Book reviews can be all kinds of things. There are the sort that help you decide if the book is one you want, or not. There are the sort that give you enough information so that you can pretend to have read the book (and I think in particular of certain bestselling books that I can’t believe are read cover to cover —Stephen Hawkin’s A Brief History of Time comes to mind). And then there are the sort that are critical essays, that help you to better understand the book after reading it. Such a one is Jerry Griswold’s review of the second and final volume of M. T. Anderson’s The Astonishing Life of Octavian Nothing, Traitor to the Nation in Sunday’s New York Times.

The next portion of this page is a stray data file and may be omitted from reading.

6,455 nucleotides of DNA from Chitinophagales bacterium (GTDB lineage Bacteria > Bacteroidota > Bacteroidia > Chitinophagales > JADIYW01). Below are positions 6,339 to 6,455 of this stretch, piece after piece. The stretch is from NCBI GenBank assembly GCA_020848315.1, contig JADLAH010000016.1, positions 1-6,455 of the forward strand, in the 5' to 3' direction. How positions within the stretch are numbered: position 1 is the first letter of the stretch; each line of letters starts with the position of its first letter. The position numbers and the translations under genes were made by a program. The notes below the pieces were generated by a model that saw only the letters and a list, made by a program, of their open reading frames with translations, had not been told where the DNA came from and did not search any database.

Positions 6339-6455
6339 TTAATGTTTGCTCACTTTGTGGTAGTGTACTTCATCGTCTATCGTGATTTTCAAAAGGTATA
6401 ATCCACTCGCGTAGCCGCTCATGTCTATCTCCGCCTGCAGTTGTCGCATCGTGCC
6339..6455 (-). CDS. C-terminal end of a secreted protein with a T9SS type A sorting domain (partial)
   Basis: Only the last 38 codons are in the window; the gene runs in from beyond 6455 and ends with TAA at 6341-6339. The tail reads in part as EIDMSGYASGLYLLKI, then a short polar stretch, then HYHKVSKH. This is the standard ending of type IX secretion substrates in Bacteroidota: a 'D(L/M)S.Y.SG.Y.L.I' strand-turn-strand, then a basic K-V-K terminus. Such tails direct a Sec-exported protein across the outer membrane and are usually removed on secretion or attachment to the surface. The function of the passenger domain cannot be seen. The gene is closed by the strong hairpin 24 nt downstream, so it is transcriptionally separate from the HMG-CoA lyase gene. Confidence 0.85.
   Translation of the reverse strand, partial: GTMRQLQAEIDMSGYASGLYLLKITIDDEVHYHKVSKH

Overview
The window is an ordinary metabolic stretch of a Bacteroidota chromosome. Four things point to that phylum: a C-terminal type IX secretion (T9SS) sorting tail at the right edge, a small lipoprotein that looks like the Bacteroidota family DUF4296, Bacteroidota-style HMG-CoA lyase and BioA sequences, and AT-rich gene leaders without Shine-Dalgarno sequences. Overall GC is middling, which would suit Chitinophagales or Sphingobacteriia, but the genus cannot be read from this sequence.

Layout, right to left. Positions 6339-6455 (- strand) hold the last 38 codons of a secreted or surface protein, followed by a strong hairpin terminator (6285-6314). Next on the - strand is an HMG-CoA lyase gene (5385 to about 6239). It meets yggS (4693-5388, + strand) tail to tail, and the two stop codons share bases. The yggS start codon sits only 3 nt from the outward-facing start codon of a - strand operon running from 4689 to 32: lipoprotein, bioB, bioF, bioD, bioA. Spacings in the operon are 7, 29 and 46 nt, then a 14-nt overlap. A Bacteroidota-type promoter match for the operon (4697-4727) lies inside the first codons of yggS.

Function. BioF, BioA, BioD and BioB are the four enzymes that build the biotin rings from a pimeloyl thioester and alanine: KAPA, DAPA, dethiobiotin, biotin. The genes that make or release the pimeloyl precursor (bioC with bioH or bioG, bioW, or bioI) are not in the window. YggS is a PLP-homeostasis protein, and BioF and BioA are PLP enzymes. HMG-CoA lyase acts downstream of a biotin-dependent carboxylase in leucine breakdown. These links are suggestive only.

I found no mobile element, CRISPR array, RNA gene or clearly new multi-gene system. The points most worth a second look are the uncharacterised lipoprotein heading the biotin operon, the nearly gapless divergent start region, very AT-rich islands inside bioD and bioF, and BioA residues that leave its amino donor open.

Two of the most memorable reading experiences I’ve had over the past few years were with this extraordinary work of literature. Volume One: The Pox Party, won the National Book Award and many other honors. Volume Two: The Kingdom of the Waves is a more challenging read than the first volume, but is equally enthralling and moving. It is also a challenging book to review. I admit that much as I admired it, I was unable to write something coherent here about it. So I was delight to read Griswold review as he nails the magnificence of this work in a way that I could not and haven’t seen as yet. Some might consider the review somewhat over the top (Anderson is put in the same circle as Melville and Twain), but I feel Griswold truly captured the feat that Octavian Nothing is. A wonderful book and a wonderful review.